Crunch. Crunch. Every step I took brought a reminder that frigid temperatures were a daily occurrence this extremely cold winter. Moments before I had layered long underwear, a bulky sweater, smart socks, a parka that zippered all the way from my knees to up around my neck, mittens, and walking boots. The sub-zero weather in our new neck of the woods necessitated such apparel.
Many of our friends head south to escape the cold wintry days, and over and over I hear, “I can’t stand the cold. Give me summer.”
My mind raced back to another memorable winter early in our marriage. Bob had been transferred from Toronto to North Bay and his start date happened to be in January. We moved into a tiny apartment on Trout Lake Road while temperatures plummeted to minus forty. Water provided our source of heating, a serious problem when the pipes froze. We were so cold and all I could think about was how much I wanted to go back to our warm spot in Toronto.
All was not hopeless, though, for in the corner of our living room stood a wood-burning fireplace. “Let’s build a roaring fire and warm up this place,” Bob suggested. The crackling wood brought hope that we would soon thaw. The hope was short lived, for all too soon our small home was filled with smoke. In moments we were gasping for breath, the only fresh air being outside, in the frigid north. Reluctantly, Bob yanked open the door to the outside.
Fortunately, our electric cook stove provided heat to melt the ice Bob chopped from the frozen creek that ran at the back of our rented property. For several days that water became our only source for cooking, drinking, and flushing the toilet; my handyman husband never did figure out why the fireplace chimney would not draw the smoke up and out.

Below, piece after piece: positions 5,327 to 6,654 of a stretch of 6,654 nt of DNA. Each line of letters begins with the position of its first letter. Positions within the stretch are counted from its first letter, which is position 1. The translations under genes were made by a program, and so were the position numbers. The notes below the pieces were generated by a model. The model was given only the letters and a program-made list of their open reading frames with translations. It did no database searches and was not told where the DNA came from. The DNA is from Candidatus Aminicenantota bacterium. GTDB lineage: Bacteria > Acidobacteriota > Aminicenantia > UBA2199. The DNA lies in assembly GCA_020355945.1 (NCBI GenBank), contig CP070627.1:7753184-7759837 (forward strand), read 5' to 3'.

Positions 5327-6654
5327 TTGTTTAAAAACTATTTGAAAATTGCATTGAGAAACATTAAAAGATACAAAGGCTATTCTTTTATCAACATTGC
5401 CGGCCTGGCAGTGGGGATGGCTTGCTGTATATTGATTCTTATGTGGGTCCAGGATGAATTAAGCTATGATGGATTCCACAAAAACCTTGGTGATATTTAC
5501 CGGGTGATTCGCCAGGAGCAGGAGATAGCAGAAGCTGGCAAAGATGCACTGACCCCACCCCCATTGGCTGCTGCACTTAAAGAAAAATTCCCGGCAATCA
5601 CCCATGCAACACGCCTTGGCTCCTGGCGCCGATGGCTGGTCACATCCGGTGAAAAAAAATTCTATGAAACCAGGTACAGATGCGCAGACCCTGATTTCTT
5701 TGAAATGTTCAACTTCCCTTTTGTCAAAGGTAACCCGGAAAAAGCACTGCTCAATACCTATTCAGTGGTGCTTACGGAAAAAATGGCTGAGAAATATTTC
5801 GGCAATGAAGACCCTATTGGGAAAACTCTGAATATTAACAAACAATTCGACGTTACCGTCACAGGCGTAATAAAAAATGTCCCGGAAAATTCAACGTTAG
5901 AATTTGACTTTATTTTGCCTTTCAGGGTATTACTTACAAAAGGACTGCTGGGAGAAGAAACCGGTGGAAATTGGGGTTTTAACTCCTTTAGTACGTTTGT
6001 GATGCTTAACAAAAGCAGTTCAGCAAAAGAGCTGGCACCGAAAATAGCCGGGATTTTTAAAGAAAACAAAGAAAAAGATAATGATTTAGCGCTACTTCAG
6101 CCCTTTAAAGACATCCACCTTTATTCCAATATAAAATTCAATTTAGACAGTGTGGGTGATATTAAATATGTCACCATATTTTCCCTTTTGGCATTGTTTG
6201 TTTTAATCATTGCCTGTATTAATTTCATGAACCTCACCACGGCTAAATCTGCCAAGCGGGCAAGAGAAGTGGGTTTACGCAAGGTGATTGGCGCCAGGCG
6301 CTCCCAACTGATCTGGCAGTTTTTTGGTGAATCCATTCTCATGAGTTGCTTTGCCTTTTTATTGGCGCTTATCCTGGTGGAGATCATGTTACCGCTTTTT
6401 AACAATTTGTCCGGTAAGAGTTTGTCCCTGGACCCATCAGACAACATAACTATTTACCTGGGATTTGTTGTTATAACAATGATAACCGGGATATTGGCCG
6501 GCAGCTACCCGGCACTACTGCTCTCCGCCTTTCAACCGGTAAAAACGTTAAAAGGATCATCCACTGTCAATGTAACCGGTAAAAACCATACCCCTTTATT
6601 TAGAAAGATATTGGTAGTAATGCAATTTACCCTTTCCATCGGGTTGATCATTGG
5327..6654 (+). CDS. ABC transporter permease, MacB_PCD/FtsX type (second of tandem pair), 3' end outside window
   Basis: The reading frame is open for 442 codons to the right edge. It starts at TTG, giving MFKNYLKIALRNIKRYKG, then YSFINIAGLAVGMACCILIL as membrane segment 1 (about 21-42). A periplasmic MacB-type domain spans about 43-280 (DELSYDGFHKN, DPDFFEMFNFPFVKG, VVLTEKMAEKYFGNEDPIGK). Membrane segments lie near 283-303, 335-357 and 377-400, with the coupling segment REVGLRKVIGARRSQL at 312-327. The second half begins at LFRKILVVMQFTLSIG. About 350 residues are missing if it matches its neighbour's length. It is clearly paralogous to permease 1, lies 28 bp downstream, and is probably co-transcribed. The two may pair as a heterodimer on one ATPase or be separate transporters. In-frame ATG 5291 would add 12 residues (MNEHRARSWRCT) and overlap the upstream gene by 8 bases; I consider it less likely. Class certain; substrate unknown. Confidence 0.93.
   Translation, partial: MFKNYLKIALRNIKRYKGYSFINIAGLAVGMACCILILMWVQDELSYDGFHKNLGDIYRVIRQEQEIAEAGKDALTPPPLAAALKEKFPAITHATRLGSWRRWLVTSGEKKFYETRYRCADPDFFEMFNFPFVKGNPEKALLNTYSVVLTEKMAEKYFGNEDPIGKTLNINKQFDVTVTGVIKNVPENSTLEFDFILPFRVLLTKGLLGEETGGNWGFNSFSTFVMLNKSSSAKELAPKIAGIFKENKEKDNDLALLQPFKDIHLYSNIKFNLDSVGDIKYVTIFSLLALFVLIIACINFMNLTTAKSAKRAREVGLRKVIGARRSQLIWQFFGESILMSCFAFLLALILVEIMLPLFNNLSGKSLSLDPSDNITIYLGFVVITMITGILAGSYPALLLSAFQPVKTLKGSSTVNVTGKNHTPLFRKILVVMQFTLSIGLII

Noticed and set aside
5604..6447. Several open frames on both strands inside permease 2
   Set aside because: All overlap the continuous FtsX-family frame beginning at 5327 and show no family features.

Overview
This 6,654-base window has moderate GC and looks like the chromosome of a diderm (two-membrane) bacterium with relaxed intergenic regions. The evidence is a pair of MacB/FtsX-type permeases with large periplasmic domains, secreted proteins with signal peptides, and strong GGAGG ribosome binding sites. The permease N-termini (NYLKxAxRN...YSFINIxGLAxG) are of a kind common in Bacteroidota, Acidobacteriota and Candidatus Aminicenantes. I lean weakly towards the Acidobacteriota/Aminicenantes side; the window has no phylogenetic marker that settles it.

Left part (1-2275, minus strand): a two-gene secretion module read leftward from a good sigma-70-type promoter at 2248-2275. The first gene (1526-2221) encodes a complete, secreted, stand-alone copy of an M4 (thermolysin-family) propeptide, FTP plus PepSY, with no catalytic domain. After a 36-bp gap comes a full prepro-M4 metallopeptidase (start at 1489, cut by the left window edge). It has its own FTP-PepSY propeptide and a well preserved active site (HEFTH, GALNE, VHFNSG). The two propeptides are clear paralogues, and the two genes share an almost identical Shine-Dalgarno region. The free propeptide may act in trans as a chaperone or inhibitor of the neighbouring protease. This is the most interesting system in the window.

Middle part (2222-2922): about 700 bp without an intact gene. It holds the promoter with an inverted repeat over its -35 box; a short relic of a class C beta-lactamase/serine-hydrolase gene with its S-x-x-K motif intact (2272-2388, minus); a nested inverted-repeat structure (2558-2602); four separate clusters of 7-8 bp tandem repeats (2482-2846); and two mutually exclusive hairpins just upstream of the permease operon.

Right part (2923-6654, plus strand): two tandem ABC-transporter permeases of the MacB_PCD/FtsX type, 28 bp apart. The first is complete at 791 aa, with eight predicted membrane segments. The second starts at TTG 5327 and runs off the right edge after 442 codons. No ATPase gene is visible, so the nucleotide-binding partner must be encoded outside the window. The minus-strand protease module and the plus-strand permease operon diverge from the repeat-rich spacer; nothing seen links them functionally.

I continued my walk, bringing my thoughts back to the present. Hadn’t it been just a few days ago that my early morning walk simply required running shoes, jogging pants, and a T-shirt?
Not long after that very cold, brisk walk, the rain fell and the snowy landscape turned brown.
Myles Munroe in his book, The Principles and Benefits of Change, writes,
Those who prepare for change are never really surprised by it because they understand that change is integral to life.”
I pondered the changes of the seasons and some of the changes I’d encountered in my life: family relationships, our many moves, my interests, my body changes — ugh!
It has been said that if you don’t like it, change it; if you can’t change it, change the way you think about it. Some of my greatest disappointments have come from trying to keep things the way they are, familiar and comfortable.
Matthew’s gospel records the parable of the house built on the rock and the house built on the sand. The rain fell on both houses, but the outcome was vastly different. As the years roll by and I encounter more shifting sands, I want to build my life on the Rock, the foundation that never changes.